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Coming to Terms With Your Dead-End Debt
Are you tired of living paycheck to paycheck? It’s an existence that can make even the softest people hard. Maybe you’re content with simply trudging by each month, but I doubt it. Over 48 percent of Americans today owe more than they earn, and with a collective consumer debt of over $11 trillion, the number of people who are having trouble making ends meet is increasing.
I hate to burst your bubble, but you’re not going to win the lottery (see here for further proof.). And despite what some major motion pictures may tell you, you’re also not going to suddenly inherit a small fortune from some long-lost relative you never even knew existed. And while I’m at it, I should also tell you how you’re not going to stumble upon a random checkered briefcase filled to the brim with wads and wads of hundred dollar bills.
These whimsical fantasies are great to think about, but rarely do they ever happen. Instead of sitting on your hands waiting for a miracle to happen, it’s time you come to terms with your dead-end debt.
The Unfortunate Truth about Credit
The unfortunate thing about credit is that it takes credit to build credit. That’s why so many people who start using credit cards do so with the honest intention of building their credit. I remember my first credit card—nothing special, just a basic department store-issued credit card with a $1,000 limit that I was to use “only for small purchases that I would immediately pay off,” or so my mother said.
However, those “little” purchases became more and more frequent and before I knew it I had gone so far past my limit that I was forced to beg my mother for help. “This won’t happen again,” she said, and you know what? She was right.
Higher Education Equals Higher Debt
While it’s easy to fall in debt, finding a way out is much more difficult. Unfortunately, living with an enormous amount of debt is fast becoming the norm, and with every younger generation it’s as if they’re coming into adulthood with thousands of dollars of debt in tow.
The average cost of a four-year degree at a private university is now $45,000! And it’s been estimated that the average college grad takes out around $28,000 in loans, with some leaving school with upwards of a $100,000 in debt. Talk about starting off on the wrong foot…
Too Many Credit Cards, Too Much Debt
Credit card debt is the third largest debt in the U.S., under mortgages and student loans, respectfully. The average consumer owns four credit cards, and about 10 percent of Americans own more than 10. Who needs that many? Seriously? It’s hard enough keeping up with one credit card, let alone a handful.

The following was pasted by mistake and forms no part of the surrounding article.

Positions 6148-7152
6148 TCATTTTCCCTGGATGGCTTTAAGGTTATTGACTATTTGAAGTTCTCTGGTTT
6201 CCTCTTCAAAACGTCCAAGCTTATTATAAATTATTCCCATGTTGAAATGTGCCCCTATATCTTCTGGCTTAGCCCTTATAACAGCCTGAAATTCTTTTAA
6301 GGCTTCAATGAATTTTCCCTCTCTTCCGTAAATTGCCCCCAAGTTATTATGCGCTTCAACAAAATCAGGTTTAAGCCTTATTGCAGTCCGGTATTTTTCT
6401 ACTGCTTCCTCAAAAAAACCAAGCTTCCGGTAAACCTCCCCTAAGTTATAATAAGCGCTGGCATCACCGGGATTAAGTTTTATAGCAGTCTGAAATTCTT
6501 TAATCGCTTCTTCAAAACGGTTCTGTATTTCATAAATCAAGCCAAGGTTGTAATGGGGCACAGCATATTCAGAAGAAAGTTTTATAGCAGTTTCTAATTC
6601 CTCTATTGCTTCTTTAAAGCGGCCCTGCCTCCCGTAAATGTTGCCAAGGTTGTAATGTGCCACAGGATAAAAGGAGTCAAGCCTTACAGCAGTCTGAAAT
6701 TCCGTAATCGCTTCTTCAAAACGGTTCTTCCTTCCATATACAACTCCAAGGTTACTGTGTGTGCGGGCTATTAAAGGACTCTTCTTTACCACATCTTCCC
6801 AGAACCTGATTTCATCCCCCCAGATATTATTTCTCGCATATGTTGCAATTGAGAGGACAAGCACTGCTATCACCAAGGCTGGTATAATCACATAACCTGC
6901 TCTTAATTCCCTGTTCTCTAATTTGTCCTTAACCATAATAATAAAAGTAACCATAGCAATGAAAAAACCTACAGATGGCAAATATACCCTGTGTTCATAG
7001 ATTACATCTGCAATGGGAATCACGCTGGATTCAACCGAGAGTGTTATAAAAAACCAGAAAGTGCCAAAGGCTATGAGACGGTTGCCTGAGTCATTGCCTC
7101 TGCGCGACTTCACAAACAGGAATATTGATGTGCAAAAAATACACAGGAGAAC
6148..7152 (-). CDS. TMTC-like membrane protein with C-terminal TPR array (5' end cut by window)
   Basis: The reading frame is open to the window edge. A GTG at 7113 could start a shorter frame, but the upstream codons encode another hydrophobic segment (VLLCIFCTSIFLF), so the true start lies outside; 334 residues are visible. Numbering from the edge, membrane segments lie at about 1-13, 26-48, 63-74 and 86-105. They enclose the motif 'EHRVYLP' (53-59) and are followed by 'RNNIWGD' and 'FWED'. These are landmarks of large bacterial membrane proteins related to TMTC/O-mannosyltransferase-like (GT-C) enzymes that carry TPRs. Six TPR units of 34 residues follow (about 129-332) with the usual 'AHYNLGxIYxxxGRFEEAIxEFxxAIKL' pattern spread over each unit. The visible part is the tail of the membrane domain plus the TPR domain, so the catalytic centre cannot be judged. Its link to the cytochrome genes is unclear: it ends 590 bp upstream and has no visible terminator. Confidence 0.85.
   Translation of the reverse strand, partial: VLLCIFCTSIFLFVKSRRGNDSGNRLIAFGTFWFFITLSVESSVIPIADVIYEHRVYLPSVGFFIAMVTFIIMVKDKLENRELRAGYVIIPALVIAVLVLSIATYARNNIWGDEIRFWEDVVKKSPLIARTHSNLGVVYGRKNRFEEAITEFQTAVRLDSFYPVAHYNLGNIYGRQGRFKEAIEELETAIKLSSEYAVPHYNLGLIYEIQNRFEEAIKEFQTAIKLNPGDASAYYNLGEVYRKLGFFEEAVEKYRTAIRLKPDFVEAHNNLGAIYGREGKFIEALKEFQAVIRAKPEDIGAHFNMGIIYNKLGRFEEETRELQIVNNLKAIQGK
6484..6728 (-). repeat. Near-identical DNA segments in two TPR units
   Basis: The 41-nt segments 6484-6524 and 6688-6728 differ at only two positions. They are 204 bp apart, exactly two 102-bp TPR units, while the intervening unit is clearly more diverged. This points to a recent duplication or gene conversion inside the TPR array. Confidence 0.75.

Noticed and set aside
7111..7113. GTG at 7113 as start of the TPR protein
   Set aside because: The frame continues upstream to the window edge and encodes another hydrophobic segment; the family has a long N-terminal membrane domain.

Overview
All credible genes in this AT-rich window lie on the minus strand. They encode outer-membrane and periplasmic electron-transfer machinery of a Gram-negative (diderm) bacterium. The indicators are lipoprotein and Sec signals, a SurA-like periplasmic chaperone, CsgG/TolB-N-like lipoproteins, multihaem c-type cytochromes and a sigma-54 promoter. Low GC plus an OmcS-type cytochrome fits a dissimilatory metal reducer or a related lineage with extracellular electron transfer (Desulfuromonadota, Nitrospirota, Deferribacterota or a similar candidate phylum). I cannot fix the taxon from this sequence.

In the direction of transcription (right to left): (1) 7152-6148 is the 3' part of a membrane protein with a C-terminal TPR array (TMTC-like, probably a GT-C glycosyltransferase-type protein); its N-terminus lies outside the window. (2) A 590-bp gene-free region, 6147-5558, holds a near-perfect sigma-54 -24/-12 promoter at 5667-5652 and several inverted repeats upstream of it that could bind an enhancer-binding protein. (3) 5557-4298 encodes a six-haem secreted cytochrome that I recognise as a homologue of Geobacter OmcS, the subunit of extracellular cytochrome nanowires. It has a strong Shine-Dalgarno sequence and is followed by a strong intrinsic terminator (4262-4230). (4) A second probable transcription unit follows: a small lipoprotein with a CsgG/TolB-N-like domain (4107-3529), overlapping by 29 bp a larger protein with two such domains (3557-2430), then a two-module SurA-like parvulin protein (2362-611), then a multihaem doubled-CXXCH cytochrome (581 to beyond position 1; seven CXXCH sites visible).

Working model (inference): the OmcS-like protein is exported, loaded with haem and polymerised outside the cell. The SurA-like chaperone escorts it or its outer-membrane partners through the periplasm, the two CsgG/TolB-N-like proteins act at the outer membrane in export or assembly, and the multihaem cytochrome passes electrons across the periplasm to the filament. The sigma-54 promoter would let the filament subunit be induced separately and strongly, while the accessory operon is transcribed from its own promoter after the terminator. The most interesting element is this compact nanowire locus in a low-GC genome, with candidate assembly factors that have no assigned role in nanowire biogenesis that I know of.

I get it. Credit cards are an easy fix. The offers are everywhere, and applying for a new card once your current one is maxed out is sometimes too convenient to pass up. I mean, it’s free money, right? Not really.
One of the worst things you can ever do with your finances is open up a new credit card when you’re having trouble paying off the ones you already have. Unfortunately, I’ve seen way too many people use one card to pay off another, and then another, until they’re so far in debt they have no idea which bill corresponds to which card. Sound familiar? It’s a viscous cycle, and it’s one that is bound to catch up with you.
Since credit card companies make money on your late payments, they catch your attention with a great offer of a super low introductory rate, which then increases after the introductory time period. If you haven’t paid the debt, you’re hooked and deeper in debt.
Did you know most credit card interest rates today range between 10 and 30 percent? It’d be funny if it wasn’t so sad.
The way I see it, you have two options:
- You keep going on your merry way, working to pay off your ever-increasing debts and (hopefully) one day have enough stored away so you can retire.
- Or…You take control today and therefore guarantee yourself a future free from debt.
Seeing the Light at the End of a Tunnel
While it may not seem like it, it IS possible for you to become debt free without having to take out more and more loans in the process. (And no, I don’t mean filing for bankruptcy.) With our help you’ll be able to effectively pay off your various debts without ever having to worry about a missed payment or late fee ever again. Our debt consolidation service snowballs your various unsecured debts and wraps them up into one easy monthly payment. We work with your creditors to help lower your rates and waive both your late and over-the-limit fees. Debt consolidation works because you’re able to stay on top of your bills, and it helps your creditors because they know they’ll be receiving monthly payments, which will in turn put an end to all those harassing creditor calls.
We’re not offering a loan; just a tried-and-true way to help you get out of debt.
In addition to our consolidation services, we also offer credit counseling and other money management tips so that you not only become debt free, you stay debt free. And with our help, most people are able to pay off their debt within four to five years.
It’s time you take charge and work toward paying off your debt today.
For more information on our non-profit services, give us a call.